George R.R. Martin: A Dance With Dragons

George R.R. Martin: A Dance With Dragons

Easy as it is for fans to resent the six years it took George R.R. Martin to produce A Dance With Dragons, the fifth book in his bestselling Song Of Ice And Fire epic-fantasy series, now that the book has arrived, it’s easy to see where those years went. The thousand-page novel is staggeringly dense with interlaced characters, whose complicated interactions stretch back through hundreds of years of lineage, and it stretches to encompass Martin’s entire world, taking in POV characters from the entire series in order to cover events in a dozen locales. New fans only familiar with Martin from the recent HBO series A Game Of Thrones, which adapted the first Song Of Ice And Fire book, are likely to get a surprise when they see how much deeper Martin’s world goes—Dragons is the thickest of the novels to date, in terms of cast, background, and detail as well as pages. In retrospect, it’s surprising it only took him six years to write it.

It isn’t precisely that the book has been worth the wait; some storylines continue from the fourth book, 2005’s A Feast For Crows, but many more stretch back to cliffhangers from 2000’s A Storm Of Swords, and series fans who haven’t revisited these books recently may get lost amid the welter of decade-old plotlines and endless personal agendas. Regardless, it’s an immense pleasure to finally slip back into Martin’s thoroughly immersive world. It’s always been a joy to get lost in the flow of his words, even when it’s unclear where they’re leading. And Dragons shows him continuing to develop as a writer: It can be difficult, but it’s richly rewarding. Martin remains boundlessly creative, sketching out intricately realized new civilizations, societies, religions, and factions on one continent while continuing to complicate the established political agendas on another. No part of his world ever feels like an afterthought or an easy fantasy cliché.

There are plenty of quibbles to be made with A Dance With Dragons. Martin returns too often to a handful of distractingly idiosyncratic pet words—“leal” for “loyal,” “dinted” for “dented”—and to a handful of phrases and fixed ideas that his cast obsesses over like mantras, which leads to maddening repetition. His devotion to detail can be a distraction, as when he takes time to enumerate the physical attributes of seven unnamed slaves immediately before killing them all off in a couple of sentences, or lays out the personality traits of a handful of offscreen hostage-children who won’t be seen again for the rest of the book. In both cases, his reasons for individualizing them all are clear—he wants to give weight to the slaves’ deaths in the first case, and to the decisions made on the children’s behalf in the second. But in a book where seemingly every paragraph is packed with names, bloodlines, heraldry, and history, the microscopic focus adds to the impression of wading through name soup.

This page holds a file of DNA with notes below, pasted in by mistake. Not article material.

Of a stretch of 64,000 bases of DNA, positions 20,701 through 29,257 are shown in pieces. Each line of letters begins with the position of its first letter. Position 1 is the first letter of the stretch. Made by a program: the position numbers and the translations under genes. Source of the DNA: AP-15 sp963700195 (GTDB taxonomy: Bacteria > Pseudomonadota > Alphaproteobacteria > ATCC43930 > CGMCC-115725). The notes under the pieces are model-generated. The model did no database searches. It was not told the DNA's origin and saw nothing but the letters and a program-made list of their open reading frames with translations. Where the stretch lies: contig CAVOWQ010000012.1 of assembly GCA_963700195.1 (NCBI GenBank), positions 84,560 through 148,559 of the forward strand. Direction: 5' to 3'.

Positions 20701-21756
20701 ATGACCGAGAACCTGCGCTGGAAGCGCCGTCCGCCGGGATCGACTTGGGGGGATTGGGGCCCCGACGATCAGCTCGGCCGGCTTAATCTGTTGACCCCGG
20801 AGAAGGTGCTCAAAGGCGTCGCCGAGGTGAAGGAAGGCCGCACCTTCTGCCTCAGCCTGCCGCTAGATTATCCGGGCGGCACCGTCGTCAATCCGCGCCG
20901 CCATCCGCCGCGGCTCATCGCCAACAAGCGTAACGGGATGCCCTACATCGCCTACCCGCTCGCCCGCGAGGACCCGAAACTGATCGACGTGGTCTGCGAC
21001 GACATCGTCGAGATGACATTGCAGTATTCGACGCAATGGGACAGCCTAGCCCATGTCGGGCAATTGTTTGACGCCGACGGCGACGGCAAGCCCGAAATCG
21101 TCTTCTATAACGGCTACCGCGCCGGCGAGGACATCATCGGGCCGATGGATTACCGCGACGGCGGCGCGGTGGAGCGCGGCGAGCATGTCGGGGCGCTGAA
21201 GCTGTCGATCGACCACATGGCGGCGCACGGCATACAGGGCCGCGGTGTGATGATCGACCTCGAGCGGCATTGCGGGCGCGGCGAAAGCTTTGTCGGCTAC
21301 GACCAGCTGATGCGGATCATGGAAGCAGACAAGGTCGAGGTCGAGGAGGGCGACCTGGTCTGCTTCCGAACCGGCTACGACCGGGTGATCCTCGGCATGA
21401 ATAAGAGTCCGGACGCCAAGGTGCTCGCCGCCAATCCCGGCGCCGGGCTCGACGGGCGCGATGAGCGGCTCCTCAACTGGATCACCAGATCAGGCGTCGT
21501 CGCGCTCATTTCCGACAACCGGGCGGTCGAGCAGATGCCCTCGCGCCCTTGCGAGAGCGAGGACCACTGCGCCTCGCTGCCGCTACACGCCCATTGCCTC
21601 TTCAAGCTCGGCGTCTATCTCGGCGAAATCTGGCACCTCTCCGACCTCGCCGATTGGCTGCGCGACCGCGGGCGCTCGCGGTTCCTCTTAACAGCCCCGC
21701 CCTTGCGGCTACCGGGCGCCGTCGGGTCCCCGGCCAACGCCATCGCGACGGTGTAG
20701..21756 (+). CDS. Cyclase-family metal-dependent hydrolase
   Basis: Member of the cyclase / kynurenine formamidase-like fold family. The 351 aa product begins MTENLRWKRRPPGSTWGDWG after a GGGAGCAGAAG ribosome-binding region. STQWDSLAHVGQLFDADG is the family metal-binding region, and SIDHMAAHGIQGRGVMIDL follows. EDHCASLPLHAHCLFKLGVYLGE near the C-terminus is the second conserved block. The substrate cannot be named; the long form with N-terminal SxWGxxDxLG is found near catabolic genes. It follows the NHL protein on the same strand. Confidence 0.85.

More significantly, nothing much happens in Dragons’ first half. Tyrion Lannister travels and broods over his father’s last words. Daenarys Targaryen decides not to travel, and broods over the cruelty of the city she’s conquered. Jon Snow weighs his options on the Wall, and broods over his loyalties and decisions. Brandon Stark travels, with little time to brood because of the difficulty of survival. Various other characters travel in order to offer alliances, or hunker down to plan or survive, while operating with limited information. Apart from a few small forts changing hands, few actual moves are made in the game of thrones; it sometimes feels like Martin is spinning his wheels, waiting for the half of his cast not featured in Feast For Crows to catch up to that book’s events. Once they do, though, and the timelines merge, the book picks up sharply and becomes a breathless charge toward another series of cliffhangers that may not be resolved for years.

From a sheer plot-movement perspective, Dragons can be unsatisfying—Martin knows his audience, and can be brutal about teasing them with small tastes of the information they most want. But given that it’s a middle book in a long series where the endgame is still far from sight, that was inevitable. It’s more a book to be savored for its flavor, for Martin’s considerable talent at world-building, characterization, and interaction, for his characters’ humor, bravery, skullduggery, determination, and pathos. He gives the impression that he knows the life story of every last person in his vast world, and is perfectly willing to explicate them at length. Even if it takes a couple more decades to get it all down on paper.

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